“Malaysia, Truly Asia?” was written in 2006, barely 5 years after 9/11. While one may not think that there is much connection between both, the paper argues that incidences such as globalisation and 9/11 have produced a heightened form of Islamisation in Malaysia. As a result, this has marginalised further the minority ethnic groups in Malaysia.
The paper was written when I was working as a researcher at The Pluralism Project, a research center at Harvard University that investigates issues on religious pluralism both in theUnited Statesand around the world. I was asked to write the paper because Southeast Asia was fast becoming an intellectual goldmine for scholars on terrorism, religion and politics for several reasons.
First, terrorism started to manifest itself in the region. The second Bali bombings had just occurred in 2005 (the first happened in 2002), for which Jemaayah Islamiyah claimed responsibility. In the Philippines, groups like Abu Sayyaf and the Moro Islamic Liberation Front continued their terrorist activities during this period. These groups did not act in isolation, as there were reports stating that they were linked to Al Qaeda. Moreover, the planners of 9/11 supposedly met inKuala Lumpurto discuss the details of the event.
Second, countries like Indonesia and Malaysia started to become case studies for scholars to understand the possibility for the conflation of Islam, democracy, and multi-religious harmony. Needless to say, it was an exciting time to be in the field of Southeast Asian studies.
One of the key findings of the research report was the heightening of the Islamisation process in Malaysia and how it affected the other Malaysian ethnic groups. It is important to emphasize on the word, “heightened” as Islamisation in Malaysia is neither a new nor unique event. Islamisation has been taking place especially during the Islamic resurgence of the 1970s when the global Islamic population was influenced by the Islamic Revolution in Iran in 1979 and the Afghanistan war during the same time. As a result, the Malaysian government, under the helm of Mahathir saw a need to control the growing Islamic resurgence.
Islamisation is also due to the politicisation of Islam in Malaysia. Due to the focus of the paper and the sensitivity when discussing this topic, this should only be discussed briefly here. Islam is embedded into Malaysia’s constitution and many have argued over the different interpretations of Islam’s role in the country. In addition, Malaysia’s Federal Constitution also states that all Malays are Muslims. This conflation of ethnicity and religion is unique because in contrast, not all Arabs are Muslims. As a result, the current ruling administration, as well as the previous ones, has had the difficult task of juggling Malay/Muslim interests as well as the interests of the different ethnic groups. In addition, the growth of Malaysian Islamic political groups such as Parti Islam Se-Malaysia (PAS) also increased the need for the United Malay National Organization (UMNO), the major political group from the ruling coalition to be “more Muslim” in order to win Malay votes, who represent the largest ethnic majority of the Malaysian population.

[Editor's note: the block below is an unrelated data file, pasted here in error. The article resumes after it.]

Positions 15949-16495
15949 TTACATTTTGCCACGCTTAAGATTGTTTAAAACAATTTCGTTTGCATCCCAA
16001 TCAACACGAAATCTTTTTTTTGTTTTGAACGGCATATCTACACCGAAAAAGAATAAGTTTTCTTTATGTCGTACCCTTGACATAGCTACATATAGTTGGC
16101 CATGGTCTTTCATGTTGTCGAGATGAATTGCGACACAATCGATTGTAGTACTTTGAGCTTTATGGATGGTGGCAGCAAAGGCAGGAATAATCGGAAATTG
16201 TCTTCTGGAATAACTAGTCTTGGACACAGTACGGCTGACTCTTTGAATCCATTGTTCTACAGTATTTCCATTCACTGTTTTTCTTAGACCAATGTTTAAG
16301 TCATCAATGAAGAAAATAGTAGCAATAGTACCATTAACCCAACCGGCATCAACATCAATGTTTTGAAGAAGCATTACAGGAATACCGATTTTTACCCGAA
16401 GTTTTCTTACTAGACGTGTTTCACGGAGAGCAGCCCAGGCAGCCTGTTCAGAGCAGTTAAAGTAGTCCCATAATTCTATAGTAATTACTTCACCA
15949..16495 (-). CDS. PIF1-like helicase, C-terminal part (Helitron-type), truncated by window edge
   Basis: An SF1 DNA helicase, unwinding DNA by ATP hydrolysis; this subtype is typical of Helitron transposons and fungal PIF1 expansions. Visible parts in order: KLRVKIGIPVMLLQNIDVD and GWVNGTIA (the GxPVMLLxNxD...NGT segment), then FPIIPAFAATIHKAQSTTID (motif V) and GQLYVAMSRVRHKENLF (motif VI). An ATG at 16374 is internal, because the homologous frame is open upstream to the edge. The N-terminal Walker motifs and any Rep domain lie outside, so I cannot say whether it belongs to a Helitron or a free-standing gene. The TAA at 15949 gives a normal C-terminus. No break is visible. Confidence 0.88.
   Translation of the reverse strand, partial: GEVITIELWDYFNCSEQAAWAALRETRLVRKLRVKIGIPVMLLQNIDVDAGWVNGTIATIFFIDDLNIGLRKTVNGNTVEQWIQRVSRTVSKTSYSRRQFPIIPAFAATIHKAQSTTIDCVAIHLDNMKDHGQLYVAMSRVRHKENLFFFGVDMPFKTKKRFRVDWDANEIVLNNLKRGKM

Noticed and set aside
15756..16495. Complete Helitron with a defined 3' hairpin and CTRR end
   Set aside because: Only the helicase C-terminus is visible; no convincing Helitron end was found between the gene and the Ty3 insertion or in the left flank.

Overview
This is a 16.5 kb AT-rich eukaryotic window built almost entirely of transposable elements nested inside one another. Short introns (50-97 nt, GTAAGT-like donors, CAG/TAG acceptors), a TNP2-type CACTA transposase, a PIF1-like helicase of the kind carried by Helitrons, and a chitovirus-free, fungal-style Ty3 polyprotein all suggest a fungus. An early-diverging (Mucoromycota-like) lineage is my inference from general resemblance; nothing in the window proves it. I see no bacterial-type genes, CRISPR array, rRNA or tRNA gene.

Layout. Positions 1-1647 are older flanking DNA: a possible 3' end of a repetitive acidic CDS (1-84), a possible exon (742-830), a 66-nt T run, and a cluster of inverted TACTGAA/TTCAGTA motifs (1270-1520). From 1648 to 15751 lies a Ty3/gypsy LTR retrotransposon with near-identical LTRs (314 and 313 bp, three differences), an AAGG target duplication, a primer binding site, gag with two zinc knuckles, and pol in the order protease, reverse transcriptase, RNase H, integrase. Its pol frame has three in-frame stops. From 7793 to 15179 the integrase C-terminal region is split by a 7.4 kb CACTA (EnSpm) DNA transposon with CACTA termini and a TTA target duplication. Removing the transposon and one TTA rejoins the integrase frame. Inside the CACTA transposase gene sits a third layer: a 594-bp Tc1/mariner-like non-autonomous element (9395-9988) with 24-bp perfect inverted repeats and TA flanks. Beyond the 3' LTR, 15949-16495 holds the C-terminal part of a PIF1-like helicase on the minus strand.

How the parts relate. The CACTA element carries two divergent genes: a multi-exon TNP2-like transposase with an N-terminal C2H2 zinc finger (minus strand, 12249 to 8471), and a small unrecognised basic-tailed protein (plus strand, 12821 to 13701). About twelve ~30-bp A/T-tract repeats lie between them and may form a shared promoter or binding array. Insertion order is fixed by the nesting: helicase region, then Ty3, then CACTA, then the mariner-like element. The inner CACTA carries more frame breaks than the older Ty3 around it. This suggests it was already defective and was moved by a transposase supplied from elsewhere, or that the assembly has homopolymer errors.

Lastly, Islamisation in Malaysia is also due to globalisation. In Globalized Islam (2004), Oliver Roy, the French sociologist had argued that globalisation has produced a new form of Islamic revival. This revival is due to the fact that Muslims sense a threat to their religious identity and is then compelled to reassert themselves individually in a religious manner. This has created a “global” version of Islam in contrast to an Islam that is situated within its own culture and context.